The Language Used about Palestinians is Putting Their Lives at Risk #Palestine #GroupPalestine #israelTerrorists #boycottIsrael


Palestinians in Gaza Take part in the Great March of Return. (Photo: Abdallah Aljamal, PC)

By Donna Miles-Mojab

The language used by most mainstream media to report and analyze the events in Gaza is not just shameful, it risks Palestinian lives.

It appears the media’s collective mind has been so saturated by Israeli propaganda that they are prepared to go as far as defying what they can see and hear with their own eyes and ears.

This is how BBC ended up describing the massacre we have witnessed in Gaza as “clashes”, even though clearly one side is doing all the killing, and the other side all the dying.

This misapplication of language is not merely irksome, it is downright dangerous, because the language used in the media feeds into, and strengthens, the narrative that allows Israel to commit crimes against Palestinians with impunity.

Our brains are being trained to ignore the application of what is sane, reasonable and moral to Palestinians, and to assume that Palestinians are born inherently violent and are used to a way of life that makes getting shot an ordinary experience for them.

No human being will ever choose to get shot. But if, and only if, we choose to ignore that Palestinians are just like us, just as human, just as capable of feeling fear and suffering, just as capable of feeling joy and hope, then – and only then – can we possibly believe that they would willingly make a choice to get shot.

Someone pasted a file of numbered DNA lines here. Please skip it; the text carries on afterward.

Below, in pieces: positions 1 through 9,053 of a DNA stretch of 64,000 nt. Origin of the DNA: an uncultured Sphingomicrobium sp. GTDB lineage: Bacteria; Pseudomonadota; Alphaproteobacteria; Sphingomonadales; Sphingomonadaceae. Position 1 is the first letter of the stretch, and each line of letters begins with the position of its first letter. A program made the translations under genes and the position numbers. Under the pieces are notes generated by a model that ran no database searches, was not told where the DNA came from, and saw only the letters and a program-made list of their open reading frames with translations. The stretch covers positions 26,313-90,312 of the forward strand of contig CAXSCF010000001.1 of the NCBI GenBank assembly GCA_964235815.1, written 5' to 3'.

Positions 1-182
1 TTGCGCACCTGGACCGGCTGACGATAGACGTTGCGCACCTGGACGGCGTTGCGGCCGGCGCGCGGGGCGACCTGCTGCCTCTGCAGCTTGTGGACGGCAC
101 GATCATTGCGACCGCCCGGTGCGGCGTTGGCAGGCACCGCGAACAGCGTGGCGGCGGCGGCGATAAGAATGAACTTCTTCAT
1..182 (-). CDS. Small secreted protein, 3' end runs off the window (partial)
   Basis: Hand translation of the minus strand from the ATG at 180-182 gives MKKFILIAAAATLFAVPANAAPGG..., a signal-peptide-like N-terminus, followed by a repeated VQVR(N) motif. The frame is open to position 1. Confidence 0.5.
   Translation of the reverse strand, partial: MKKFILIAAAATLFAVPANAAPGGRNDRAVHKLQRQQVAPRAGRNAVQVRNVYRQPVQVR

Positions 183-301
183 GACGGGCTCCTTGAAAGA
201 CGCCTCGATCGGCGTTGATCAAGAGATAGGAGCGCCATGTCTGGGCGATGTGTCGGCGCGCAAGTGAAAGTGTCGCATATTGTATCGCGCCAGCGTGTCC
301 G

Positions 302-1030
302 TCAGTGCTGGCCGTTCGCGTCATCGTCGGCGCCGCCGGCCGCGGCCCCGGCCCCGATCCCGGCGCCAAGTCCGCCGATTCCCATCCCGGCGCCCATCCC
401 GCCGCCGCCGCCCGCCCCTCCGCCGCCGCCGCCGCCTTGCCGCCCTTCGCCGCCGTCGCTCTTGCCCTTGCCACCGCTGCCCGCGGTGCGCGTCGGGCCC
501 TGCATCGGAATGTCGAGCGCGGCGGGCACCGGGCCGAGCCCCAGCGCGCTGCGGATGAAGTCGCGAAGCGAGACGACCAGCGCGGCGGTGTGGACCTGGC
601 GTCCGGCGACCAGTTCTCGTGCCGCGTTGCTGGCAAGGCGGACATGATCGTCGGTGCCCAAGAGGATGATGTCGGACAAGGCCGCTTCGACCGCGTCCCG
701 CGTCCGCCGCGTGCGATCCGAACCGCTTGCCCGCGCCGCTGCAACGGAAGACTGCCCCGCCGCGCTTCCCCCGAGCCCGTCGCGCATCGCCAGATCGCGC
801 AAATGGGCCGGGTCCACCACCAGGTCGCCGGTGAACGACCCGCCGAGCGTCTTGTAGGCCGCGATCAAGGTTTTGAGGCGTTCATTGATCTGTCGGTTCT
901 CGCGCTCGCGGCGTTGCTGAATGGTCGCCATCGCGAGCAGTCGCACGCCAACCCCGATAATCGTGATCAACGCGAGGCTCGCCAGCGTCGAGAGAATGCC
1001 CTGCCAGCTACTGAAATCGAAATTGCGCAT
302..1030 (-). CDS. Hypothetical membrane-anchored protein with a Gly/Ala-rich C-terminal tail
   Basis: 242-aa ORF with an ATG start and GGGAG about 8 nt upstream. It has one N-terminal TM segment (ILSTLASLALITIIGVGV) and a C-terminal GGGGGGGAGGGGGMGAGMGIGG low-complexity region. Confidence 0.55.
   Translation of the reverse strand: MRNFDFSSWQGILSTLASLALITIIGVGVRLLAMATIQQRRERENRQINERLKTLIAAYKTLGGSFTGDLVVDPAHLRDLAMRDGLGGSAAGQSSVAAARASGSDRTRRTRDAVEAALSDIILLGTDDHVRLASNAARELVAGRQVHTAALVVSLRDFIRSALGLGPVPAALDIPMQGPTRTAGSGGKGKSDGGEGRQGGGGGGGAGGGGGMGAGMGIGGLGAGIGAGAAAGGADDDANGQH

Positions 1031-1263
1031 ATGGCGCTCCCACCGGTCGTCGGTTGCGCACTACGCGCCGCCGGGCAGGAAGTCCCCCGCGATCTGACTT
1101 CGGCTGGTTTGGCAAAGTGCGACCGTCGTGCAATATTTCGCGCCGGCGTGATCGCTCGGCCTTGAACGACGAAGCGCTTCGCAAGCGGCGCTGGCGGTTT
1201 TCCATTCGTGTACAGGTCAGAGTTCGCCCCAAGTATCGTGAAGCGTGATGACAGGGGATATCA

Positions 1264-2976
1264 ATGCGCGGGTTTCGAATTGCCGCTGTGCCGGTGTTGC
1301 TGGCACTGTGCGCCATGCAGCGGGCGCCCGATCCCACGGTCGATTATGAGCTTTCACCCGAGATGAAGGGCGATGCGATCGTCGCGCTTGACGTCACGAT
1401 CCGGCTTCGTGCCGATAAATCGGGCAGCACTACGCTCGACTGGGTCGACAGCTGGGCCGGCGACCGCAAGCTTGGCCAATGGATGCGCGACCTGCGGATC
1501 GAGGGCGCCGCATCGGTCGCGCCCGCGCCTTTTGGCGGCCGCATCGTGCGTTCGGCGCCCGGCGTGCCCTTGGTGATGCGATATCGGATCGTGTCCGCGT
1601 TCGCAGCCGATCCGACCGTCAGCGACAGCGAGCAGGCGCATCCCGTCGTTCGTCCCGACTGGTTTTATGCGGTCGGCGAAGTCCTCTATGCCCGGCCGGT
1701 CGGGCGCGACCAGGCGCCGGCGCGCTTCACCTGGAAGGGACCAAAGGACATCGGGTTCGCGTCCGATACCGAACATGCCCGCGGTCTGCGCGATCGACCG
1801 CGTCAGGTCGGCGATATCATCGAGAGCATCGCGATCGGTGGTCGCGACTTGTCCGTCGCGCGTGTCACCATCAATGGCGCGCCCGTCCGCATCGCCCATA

Encouraging this warped way of thinking is called dehumanization of the Palestinians. Look for this type of dehumanization in most reports you read about Palestinians and you will find it is there – sometimes explicitly and sometimes in the most subtle way.

Let’s get the language right: Palestinians are being massacred by one of the most powerful armies in the world, which does not want to give them any option other than living in captivity, with daily humiliation.

The only choice the Palestinians have made for themselves is not to tolerate their oppression, not to be stripped of their dignity, and not to live in captivity.

Israeli sniper attacks have, so far, shot dead close to 100 Palestinian protesters and wounded thousands, during a peaceful protest march recorded and reported by the world media.

In these reports, we can see with our own eyes and ears that the civilians, including women and children, are unarmed – and there are no threats to Israeli lives or any risk of a “mass border breach”. Yet our media is happy to allow the peaceful march of the oppressed people of Gaza to be labelled as “terrorist attacks”.

This is truly outrageous. Where are the Palestinian voices?

The media is not interested in the Palestinian voices and their stories, and so it reinforces a narrative that we have heard repeated time and time again by the Zionist propaganda machine aimed at dehumanization of Palestinians – namely that the Palestinians hate Israel more than they love their own children, or that they want the destruction of Israel more than they want peace.

This dehumanization project is central to the Zionist agenda, because without it, there could be no justification for Israel’s inhumane treatment of Palestinians.

We need to see and hear more from Palestinians. We need to hear narratives that are not framed entirely around the security concerns of Israel, or are not based on the depiction of Palestinians as terrorists bent on annihilation of Israel.

We need to hear about the aspirations and hopes of Palestinians and about their suffering and resilience.

It really is time for the media to make more room for Palestinians to tell their stories of displacement, humanity and resilience, and stop perpetuating a narrative that allows us to forget they are humans and not targets for Israeli sniper attacks.

– Donna Miles-Mojab is a Scottish-born Iranian New Zealander. This article has first appeared on stuff.con.nz and the Palestine Chronicle is re-publishing it with a permission from the author.



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